University gallery delivers impressive work in ‘The Figure Now’

Part of the 2013 Figure Now Exhibition at Fontbonne University’s Fine Arts Gallery.

By Sarah Weinman

I’m consistently impressed by shows at Fontbonne University’s Fine Arts Gallery, including the current show: The Figure Now Exhibition, whose pieces depict the human figure in a variety of styles and media. Below are three of my favorites. 

Joseph Lauer’s oil on canvas painting Body and Soul depicts an aged man (a farmer?) inside a big yellow machine.  We see green fields and blue sky in the background.  I was struck by the title of the piece, which can work on many levels: the machine as the body and the farmer as the soul, for example; and the farmer puts everything he’s got – body and soul – into the farm.  The painting’s monumental size of 3’ x 4’ suggests the great importance of work and the land, evoked by the piece’s rough texture that provides a rustic, earthy feel. 

Pieces in this show can be small and impactful as well.  The 12” x 14” oil painting Wave by Joseph Miller is a very detailed, naturalistic depiction of three girls in bikinis at the edge of a green, roiling sea.  One girl crouches on black rocks and points to the two other girls who face her, stand waist-deep in the churning water, and grasp hands.   The image feels claustrophobic: we can’t see the horizon and we worry the water will swallow up the girls.  Despite their calm expressions, they may be in danger; there’s a sense of unease, risk, and drama, of things on the verge of collapse.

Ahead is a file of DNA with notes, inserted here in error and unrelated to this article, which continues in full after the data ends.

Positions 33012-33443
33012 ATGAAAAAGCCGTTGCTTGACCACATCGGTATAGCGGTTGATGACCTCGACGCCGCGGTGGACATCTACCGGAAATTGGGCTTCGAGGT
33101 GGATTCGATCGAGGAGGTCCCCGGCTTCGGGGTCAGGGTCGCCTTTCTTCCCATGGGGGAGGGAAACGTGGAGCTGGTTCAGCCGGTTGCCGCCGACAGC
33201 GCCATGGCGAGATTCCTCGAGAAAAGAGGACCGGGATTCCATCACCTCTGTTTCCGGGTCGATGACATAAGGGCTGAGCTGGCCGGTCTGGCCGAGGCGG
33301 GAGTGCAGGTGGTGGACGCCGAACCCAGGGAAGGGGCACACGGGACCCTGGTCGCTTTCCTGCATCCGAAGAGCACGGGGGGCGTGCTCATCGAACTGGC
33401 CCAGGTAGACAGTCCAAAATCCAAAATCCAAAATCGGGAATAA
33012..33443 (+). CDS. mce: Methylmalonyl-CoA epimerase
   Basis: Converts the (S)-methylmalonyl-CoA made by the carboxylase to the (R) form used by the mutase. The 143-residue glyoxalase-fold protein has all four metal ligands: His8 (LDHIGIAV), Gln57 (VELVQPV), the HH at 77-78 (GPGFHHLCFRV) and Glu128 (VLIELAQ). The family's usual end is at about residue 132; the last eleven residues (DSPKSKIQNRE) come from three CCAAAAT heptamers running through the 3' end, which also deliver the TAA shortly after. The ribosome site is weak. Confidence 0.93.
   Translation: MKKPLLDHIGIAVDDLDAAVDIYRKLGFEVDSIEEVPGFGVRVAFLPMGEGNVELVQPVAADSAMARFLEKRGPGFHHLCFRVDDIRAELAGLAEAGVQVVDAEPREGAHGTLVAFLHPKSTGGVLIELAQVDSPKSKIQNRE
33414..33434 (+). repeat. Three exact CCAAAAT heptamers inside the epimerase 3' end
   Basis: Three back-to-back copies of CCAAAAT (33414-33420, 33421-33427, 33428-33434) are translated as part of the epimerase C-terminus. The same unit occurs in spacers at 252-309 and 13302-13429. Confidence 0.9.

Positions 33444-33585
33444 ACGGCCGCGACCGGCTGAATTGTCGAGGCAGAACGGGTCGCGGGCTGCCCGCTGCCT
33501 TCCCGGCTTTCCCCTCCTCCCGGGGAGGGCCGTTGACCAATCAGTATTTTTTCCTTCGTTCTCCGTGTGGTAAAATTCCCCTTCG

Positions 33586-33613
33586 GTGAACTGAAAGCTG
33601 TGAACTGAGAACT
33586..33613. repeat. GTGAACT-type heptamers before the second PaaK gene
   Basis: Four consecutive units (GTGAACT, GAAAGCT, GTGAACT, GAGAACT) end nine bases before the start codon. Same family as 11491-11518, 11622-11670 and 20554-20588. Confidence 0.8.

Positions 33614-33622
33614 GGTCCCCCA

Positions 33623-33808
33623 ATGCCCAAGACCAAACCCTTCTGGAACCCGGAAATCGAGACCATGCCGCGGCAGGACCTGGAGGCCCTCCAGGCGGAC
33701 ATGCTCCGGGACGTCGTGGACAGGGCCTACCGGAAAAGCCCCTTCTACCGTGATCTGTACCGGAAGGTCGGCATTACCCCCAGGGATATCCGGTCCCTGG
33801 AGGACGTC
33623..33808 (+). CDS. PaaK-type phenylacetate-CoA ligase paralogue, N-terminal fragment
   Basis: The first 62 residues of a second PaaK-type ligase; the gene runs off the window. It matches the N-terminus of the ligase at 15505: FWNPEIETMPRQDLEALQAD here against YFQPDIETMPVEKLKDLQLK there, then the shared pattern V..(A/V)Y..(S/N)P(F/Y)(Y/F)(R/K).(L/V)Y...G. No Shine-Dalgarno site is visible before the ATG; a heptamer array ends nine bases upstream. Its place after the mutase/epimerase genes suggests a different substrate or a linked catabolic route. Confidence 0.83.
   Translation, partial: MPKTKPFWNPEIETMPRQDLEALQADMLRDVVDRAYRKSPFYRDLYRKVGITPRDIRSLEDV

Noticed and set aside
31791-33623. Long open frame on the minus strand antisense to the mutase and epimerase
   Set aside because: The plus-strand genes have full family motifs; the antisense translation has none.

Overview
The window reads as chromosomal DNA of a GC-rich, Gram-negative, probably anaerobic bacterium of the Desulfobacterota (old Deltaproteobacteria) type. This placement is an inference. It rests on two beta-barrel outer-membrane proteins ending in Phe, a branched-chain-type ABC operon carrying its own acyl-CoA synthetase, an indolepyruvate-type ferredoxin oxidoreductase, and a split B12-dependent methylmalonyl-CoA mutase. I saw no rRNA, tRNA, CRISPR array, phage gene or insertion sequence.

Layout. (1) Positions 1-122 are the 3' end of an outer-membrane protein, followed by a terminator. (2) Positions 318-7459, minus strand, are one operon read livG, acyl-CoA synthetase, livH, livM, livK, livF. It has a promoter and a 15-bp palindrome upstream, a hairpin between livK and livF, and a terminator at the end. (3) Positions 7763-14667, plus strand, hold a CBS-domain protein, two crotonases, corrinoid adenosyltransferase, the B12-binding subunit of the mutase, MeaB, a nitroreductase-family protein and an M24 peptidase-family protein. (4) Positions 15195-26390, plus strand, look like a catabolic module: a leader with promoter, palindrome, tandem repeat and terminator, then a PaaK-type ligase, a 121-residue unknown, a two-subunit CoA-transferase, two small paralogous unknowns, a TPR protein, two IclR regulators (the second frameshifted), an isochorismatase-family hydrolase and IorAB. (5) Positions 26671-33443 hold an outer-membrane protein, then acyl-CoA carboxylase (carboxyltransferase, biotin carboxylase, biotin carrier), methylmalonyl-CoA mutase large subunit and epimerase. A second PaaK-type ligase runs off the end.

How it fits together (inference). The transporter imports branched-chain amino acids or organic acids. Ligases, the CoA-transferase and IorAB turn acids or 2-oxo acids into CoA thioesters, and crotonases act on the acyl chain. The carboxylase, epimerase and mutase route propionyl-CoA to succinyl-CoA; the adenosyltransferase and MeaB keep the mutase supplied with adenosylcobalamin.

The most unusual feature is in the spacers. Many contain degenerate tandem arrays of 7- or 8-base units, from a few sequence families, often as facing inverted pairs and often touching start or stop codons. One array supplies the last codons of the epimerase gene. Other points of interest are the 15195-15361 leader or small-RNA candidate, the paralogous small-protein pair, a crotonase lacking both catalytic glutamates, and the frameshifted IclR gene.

We move from seaside excitement to indoor solitude with Dean Fisher’s Portrait of a Photographer, a life-size graphite-on-paper depiction of a young man with his back to us, wearing jeans but no shirt, and looking in a mirror where we can see his face.  We see a room with windows down the hallway beyond him.  A camera on a tripod points at his shoulder, not up at his face.  Fisher’s use of graphite softens the quiet, introspective scene, while the black and white effect distances us from the subject like an old photograph.  This piece also interested me because the photographer ignores his equipment in favor of his own reflection: a true self-portrait, so to speak.


The Figure Now Exhibition runs through March 1 and is on view in the Fine Arts Gallery, located in the Fine Arts Building off Big Bend Blvd.  Gallery hours are Mondays, Wednesdays, and Thursdays from 9:00am – 4:00pm; Tuesdays from 9:00am – 7:00pm; Fridays from 9:00am – 3:00pm; Saturdays from 12:00 – 4:00pm; and closed on Sundays.  For more information, call the university at 314-862-3456 or visit  A campus map is available here: